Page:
For startups, acquiring large corporate customers and partners is critical to scale. It can mark the difference between rapid and far-reaching success, or the great idea that just never quite took flight.
But the challenge that most startups face in forging these relationships is in standing out against the hundreds of new and ambitious companies vying for the same corporate dollar and expertise every year.
To cut through the noise and grab the attention of these large entities, startups must take a strategic approach. At RedGrid, we secured partnerships with big business ranging from Energy Australia to Spotless and Monash University within our first year.
We did this by focusing on seven key practices.
1. Be targeted
Acquiring a large corporate client isn’t just about building relationships with the C-suite. It’s about targeting the right people at the right point in time.
A corporate whose job title includes the word ‘innovation’ (or similar) is likely to be most receptive to your disruptive business idea — and to act as an internal advocate. However, while it can be easy to get caught up in his or her enthusiasm, this person will not necessarily be a key decision-maker around whether or not the company invests.
As you initiate businesses development opportunities, it is important to strategically survey the landscape within an organisation to understand who your business proposition is most relevant to, who has access to and control over the budget, and who you collectively need to get on board in order for your deal to get over the line.
2. Speak their language
As entrepreneurs, we can get unashamedly carried away with our grand vision for the future. But it is important to keep your communication grounded in direct value — whether that’s steeped in profitability, resilience or sustainability for the company you’re speaking to — and to stick to solid projections.
How does what you’re offering align with the business’ recent initiatives? How does it affect the KPIs and expectations of the individual you’re speaking to? How can it be positioned as a viable sell to their boss?
The extension of this is to ensure you have someone in your team, or a close advisor, who has significant experience in partnerships and stakeholder management. An in-depth understanding and ability to negotiate corporate deals effectively is vital to creating a mutually respectful and productive relationship.
3. Be everywhere, be loud
Ideally, the people you are pitching to will have already heard of you before you approach them.
Almost all large organisations sponsor innovation initiatives, accelerators, pitch events and conferences. The opportunities to speak in front of these audiences are aplenty, and I would encourage all entrepreneurs to seek them out and put on a show. They are a worthy forum to tell your story directly, without the heavy-handedness of a pitch or sales meeting.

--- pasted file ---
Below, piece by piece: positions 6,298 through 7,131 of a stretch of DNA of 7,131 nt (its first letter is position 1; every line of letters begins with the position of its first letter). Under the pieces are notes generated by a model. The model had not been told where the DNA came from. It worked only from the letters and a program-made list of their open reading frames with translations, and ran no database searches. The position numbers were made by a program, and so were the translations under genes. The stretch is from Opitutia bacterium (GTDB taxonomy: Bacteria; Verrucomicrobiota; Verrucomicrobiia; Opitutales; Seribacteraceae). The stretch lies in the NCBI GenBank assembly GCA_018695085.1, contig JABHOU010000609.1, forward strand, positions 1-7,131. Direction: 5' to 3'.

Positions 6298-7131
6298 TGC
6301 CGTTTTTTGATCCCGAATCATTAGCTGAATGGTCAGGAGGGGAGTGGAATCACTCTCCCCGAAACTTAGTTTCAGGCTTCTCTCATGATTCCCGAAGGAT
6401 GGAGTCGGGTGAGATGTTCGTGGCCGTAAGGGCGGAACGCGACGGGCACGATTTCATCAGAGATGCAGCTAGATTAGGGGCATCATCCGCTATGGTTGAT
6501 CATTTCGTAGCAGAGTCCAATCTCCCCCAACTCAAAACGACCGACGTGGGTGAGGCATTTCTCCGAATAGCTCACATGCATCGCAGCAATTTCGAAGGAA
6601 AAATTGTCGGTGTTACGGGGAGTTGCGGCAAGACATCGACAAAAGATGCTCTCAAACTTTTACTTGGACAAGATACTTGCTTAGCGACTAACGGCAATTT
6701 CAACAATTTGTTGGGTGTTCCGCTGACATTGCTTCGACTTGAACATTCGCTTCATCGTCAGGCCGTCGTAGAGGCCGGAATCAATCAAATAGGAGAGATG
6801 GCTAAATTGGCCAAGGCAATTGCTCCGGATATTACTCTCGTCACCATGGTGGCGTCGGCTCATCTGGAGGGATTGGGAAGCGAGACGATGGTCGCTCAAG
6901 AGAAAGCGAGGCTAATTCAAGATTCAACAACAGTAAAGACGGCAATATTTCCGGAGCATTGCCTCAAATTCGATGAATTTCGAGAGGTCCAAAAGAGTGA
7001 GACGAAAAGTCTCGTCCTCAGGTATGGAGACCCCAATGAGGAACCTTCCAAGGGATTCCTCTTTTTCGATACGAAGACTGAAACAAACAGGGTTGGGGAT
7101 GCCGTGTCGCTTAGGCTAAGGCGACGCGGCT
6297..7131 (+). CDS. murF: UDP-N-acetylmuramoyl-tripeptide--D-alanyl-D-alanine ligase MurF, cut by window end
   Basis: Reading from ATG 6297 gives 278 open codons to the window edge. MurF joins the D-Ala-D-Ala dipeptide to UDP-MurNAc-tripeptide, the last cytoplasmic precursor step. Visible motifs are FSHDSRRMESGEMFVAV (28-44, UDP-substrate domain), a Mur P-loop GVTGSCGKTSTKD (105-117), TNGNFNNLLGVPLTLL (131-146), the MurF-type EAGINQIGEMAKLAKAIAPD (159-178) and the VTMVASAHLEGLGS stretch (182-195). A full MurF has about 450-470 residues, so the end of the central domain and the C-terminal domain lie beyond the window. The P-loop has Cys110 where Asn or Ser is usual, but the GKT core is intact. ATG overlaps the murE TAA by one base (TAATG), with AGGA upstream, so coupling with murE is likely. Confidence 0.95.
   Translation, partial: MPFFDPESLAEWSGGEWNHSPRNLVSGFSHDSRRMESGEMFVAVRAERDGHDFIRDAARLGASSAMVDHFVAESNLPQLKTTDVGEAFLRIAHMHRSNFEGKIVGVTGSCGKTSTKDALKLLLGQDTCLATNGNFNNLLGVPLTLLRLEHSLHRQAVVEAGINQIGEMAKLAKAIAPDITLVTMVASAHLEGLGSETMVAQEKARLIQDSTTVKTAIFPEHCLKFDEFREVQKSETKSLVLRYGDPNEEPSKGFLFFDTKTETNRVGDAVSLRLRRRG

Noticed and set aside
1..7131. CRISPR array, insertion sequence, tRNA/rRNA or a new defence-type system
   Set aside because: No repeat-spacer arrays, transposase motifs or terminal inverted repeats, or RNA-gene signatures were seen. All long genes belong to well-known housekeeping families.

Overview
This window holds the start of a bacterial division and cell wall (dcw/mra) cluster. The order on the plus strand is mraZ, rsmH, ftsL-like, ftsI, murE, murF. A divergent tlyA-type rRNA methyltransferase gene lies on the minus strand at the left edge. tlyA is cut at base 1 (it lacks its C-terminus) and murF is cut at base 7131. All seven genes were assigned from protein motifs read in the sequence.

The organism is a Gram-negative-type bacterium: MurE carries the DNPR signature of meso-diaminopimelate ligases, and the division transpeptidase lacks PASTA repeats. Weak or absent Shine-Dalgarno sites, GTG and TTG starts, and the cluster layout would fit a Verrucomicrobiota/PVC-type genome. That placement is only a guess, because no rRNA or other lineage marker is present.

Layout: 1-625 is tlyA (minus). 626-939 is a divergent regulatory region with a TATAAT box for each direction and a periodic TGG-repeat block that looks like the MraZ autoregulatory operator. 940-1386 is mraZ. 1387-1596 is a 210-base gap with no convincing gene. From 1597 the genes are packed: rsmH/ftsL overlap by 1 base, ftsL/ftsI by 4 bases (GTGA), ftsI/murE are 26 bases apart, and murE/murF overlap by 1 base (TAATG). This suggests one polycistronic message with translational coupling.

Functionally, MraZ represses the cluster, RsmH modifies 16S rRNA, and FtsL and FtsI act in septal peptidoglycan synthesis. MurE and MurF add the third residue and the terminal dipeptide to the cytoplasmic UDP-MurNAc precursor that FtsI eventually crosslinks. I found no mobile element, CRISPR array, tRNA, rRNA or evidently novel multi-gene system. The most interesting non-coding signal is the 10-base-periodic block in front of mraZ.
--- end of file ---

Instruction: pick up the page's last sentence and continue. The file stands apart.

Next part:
At RedGrid, we often invite prospective partners and collaborators to our speaking engagements, to start building reputational trust and understanding early on.
4. Be brave enough to charge
As an early-stage company trying to make a name for yourself among industry incumbents, it can be tempting to seek out unpaid pilot projects as a way to prove value, and close deals faster.
The problem with this approach is that if there is no dollar value attached to your work, it can create the perception that it has no value, and set unsustainable expectations for the future.
For these reasons, I strongly advise that you never falter on charging for your time and expertise. By attaching value to the project, you’ll find that you are taken more seriously and that corporate deals progress faster.
5. Keep talking to your champions
Never underestimate the power of your early advocates. Make sure you continue to take them on your journey — even if you aren’t working together currently.
Catch up regularly, invite them to your events, give them the heads up on any exciting news before it is publicly released, and do what you can to keep them involved with your mission. The support of these individuals can provide access to new networks of influence, critical resources and the all-important faith in your idea that will help you to maintain momentum.
6. Realise that success is a long game
Fast-paced startups require quick decision-making, adaptability and a culture of reaping opportunities as they arise. However, not all large organisations work this way.
There are multiple processes and layers of the business that projects must go through before they are signed off. And, even once a project is approved, it is unlikely to commence immediately and the timeline will probably be much longer than you’re used to.
This can be dangerous for startups which bank on a big deal delivering immediately. ‘Death by pilot’ is commonplace, where startups rely on the revenue generated from a sole project, but by the time the deal is finalised, the work commenced and payment settled, the startup dies due to a lack of resources.
To combat this, I would suggest having multiple deals active at a time, so your success isn’t reliant on a single revenue stream. Also, keep a steady pipeline of new client opportunities to build resilience into your operating model.
7. Remember, it’s a two-way street
Entrepreneurs are fundamentally important to our economic and social ecosystems — providing the new innovation through which we can efficiently (and profitably) tackle some of our nation’s most pressing issues.
While large corporations offer much value through their immense resources and established brand equity, startups offer that critical out-of-the-box thinking which can arguably be stifled in big business. In short, our disruptive solutions, met with their critical funding, makes for a mutually beneficial arrangement.
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